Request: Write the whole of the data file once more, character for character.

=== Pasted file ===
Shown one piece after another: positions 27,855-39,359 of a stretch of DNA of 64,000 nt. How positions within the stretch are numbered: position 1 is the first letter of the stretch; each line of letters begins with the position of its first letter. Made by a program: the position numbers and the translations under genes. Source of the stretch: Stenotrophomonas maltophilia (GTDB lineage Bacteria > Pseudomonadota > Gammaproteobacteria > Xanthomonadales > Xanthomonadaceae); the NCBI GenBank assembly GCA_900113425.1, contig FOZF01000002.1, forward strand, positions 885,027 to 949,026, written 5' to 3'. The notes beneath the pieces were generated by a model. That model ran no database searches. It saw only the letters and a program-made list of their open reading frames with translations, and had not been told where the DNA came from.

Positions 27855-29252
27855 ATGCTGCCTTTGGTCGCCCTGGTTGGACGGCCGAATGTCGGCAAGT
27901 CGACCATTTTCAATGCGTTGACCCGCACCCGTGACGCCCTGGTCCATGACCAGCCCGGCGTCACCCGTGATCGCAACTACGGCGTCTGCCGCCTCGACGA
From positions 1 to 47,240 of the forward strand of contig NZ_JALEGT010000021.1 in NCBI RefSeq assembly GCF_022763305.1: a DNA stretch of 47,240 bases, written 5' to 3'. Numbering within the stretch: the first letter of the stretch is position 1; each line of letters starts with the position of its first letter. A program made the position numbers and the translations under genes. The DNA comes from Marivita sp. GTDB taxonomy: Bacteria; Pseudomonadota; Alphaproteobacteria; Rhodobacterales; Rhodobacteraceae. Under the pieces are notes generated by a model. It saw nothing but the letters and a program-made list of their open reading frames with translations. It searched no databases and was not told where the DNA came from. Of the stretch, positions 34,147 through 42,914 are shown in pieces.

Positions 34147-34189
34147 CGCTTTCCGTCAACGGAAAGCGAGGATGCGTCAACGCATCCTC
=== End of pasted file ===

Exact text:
Shown one piece after another: positions 27,855-39,359 of a stretch of DNA of 64,000 nt. How positions within the stretch are numbered: position 1 is the first letter of the stretch; each line of letters begins with the position of its first letter. Made by a program: the position numbers and the translations under genes. Source of the stretch: Stenotrophomonas maltophilia (GTDB lineage Bacteria > Pseudomonadota > Gammaproteobacteria > Xanthomonadales > Xanthomonadaceae); the NCBI GenBank assembly GCA_900113425.1, contig FOZF01000002.1, forward strand, positions 885,027 to 949,026, written 5' to 3'. The notes beneath the pieces were generated by a model. That model ran no database searches. It saw only the letters and a program-made list of their open reading frames with translations, and had not been told where the DNA came from.

Positions 27855-29252
27855 ATGCTGCCTTTGGTCGCCCTGGTTGGACGGCCGAATGTCGGCAAGT
27901 CGACCATTTTCAATGCGTTGACCCGCACCCGTGACGCCCTGGTCCATGACCAGCCCGGCGTCACCCGTGATCGCAACTACGGCGTCTGCCGCCTCGACGA
From positions 1 to 47,240 of the forward strand of contig NZ_JALEGT010000021.1 in NCBI RefSeq assembly GCF_022763305.1: a DNA stretch of 47,240 bases, written 5' to 3'. Numbering within the stretch: the first letter of the stretch is position 1; each line of letters starts with the position of its first letter. A program made the position numbers and the translations under genes. The DNA comes from Marivita sp. GTDB taxonomy: Bacteria; Pseudomonadota; Alphaproteobacteria; Rhodobacterales; Rhodobacteraceae. Under the pieces are notes generated by a model. It saw nothing but the letters and a program-made list of their open reading frames with translations. It searched no databases and was not told where the DNA came from. Of the stretch, positions 34,147 through 42,914 are shown in pieces.

Positions 34147-34189
34147 CGCTTTCCGTCAACGGAAAGCGAGGATGCGTCAACGCATCCTC